The “private” or “personal” conduct of professionals can still be “unprofessional conduct” involving significant consequences. A reminder of this principle arises from the recent decision of Erdmann v. Institute of Chartered Accountants of Alberta, 2013 ABCA 147.
Ms. E, a chartered accountant, engaged in a dispute with the builder of her residential condominium about a crack in her ceiling, and a dispute with the condominium board’s property management company about her ability to attend a condo board meeting. Ms. E sent two emails to representatives of the builder and the property management company threatening to report the companies to various government agencies, including Canada Revenue Agency. These agencies did not relate to the issue at hand, i.e., a crack in her ceiling. In both emails, she identified herself as a chartered accountant. Complaints to the Institute of Chartered Accountants of Alberta (the “Institute”) asserted professional misconduct.
Discipline Tribunal: At the disciplinary hearing, Ms. E raised several objections, asserting in part that the tribunal lacked jurisdiction over private matters. The Discipline Tribunal dismissed the argument, noting that actions in one’s private life can constitute unprofessional conduct. The tribunal reprimanded Ms. E for unprofessional conduct, ordered her to undergo counseling, fined her $10,000, and ordered her to pay $99,610 as the full cost of the investigation and hearing. Ms. E elongated the haring through numerous and repeated jurisdictional and procedural arguments. Ms. E appealed the decision to the Institute’s Appeals Tribunal.
Appeal Tribunal: Ms. E reiterated the Institute had no jurisdiction as she had sent the emails as a private citizen. The Appeal Tribunal found the reprimand and the fine reasonable, but the counseling and costs orders were not. The Committee had not sought the counseling order, and the Appeal Tribunal quashed it. The Discipline Tribunal imposed the costs order before it knew the investigation and hearing costs, and it was excessive. The Appeal Tribunal reduced costs by 25 percent (to just under $75,000) and ordered that Ms. E also pay 75 percent of the costs of the appeal, to a maximum of $56,250. Ms. E appealed to the Alberta Court of Appeal.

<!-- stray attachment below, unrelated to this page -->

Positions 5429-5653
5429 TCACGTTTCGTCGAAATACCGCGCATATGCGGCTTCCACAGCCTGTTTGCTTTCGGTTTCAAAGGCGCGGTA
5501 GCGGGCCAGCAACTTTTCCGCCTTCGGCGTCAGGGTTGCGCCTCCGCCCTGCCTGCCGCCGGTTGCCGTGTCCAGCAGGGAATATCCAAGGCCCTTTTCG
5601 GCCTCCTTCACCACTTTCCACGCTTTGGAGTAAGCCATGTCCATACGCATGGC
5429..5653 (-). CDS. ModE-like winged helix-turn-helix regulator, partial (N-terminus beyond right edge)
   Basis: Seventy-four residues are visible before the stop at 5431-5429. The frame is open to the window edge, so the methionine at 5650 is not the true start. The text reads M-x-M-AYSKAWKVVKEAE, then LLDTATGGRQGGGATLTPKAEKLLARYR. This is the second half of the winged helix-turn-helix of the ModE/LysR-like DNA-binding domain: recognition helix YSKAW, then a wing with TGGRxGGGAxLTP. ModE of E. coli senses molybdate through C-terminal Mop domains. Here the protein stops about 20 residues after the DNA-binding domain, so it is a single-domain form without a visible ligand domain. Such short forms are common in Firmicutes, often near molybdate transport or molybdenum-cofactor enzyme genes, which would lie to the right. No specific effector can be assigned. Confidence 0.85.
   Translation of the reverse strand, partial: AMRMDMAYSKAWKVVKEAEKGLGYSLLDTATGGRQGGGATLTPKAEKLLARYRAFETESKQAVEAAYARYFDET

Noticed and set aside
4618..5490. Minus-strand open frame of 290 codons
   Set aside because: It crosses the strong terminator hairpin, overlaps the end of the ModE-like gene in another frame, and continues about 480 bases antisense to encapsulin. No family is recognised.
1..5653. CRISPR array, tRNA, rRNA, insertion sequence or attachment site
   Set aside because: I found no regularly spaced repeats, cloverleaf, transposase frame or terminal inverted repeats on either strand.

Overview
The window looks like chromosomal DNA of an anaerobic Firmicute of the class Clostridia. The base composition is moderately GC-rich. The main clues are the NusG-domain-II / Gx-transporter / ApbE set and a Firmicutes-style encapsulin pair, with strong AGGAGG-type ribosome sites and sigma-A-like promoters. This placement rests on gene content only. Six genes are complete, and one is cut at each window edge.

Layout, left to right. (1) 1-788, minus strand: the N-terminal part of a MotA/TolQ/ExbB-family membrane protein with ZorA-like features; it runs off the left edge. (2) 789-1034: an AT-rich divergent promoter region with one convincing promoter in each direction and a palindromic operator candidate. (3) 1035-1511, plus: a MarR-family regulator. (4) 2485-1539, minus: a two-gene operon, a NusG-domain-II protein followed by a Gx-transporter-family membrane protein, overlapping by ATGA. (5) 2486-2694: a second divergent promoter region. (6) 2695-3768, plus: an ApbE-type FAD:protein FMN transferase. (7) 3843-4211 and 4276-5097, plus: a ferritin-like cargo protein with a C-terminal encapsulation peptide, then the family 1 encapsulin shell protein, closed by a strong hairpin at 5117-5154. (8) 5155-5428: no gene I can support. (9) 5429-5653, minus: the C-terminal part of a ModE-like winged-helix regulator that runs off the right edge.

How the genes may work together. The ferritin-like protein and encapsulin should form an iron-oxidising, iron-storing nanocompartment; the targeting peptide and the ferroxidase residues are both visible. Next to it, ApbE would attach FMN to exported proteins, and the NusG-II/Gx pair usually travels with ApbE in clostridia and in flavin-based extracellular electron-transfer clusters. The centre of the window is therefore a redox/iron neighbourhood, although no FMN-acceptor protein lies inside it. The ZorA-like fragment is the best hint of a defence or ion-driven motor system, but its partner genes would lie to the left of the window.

Court of Appeal: The Court of Appeal focused on the private emails as unprofessional conduct, noting that a “charted accountant’s status in the community at large means that his/her conduct will from time to time be the subject of scrutiny and comment… It follows that a chartered accountant must ensure that her conduct is above reproach in the view of reasonable, fair-minded and informed persons.”  The Court of Appeal upheld the decision of the Appeal Tribunal as reasonable. It noted first the lack of any nexus between her insistence that repairs be completed, and her threats to the builder that she would file complaints with certain agencies, i.e., WCB, the utilities commission and Canada Revenue Agency. [26-27] Her conduct was disgraceful in a professional respect, in the sense that it tended to bring disgrace on the profession. [28-30] The court also upheld the finding of unprofessional conduct arising from Ms. E making a “veiled threat” to the management company to engage the Canada Revenue Agency’s special investigations unit. 
While professionals are entitled to express concerns and make complaints in their private lives, they must always be cognizant of how their actions reflect on their profession. The courts upheld a decision here of disgraceful conduct where a professional, identifying herself as such, made threats of frivolous reports to various government agencies, to cause inconvenience. The case also highlights the practical importance to registrants of a focused defence, given that the professional was ultimately responsible for about $75,000 in tribunal costs, and additional appeal costs, reflecting in part her repeated jurisdictional arguments.
Erdmann v. Institute of Chartered Accountants of Alberta, 2013 ABCA 147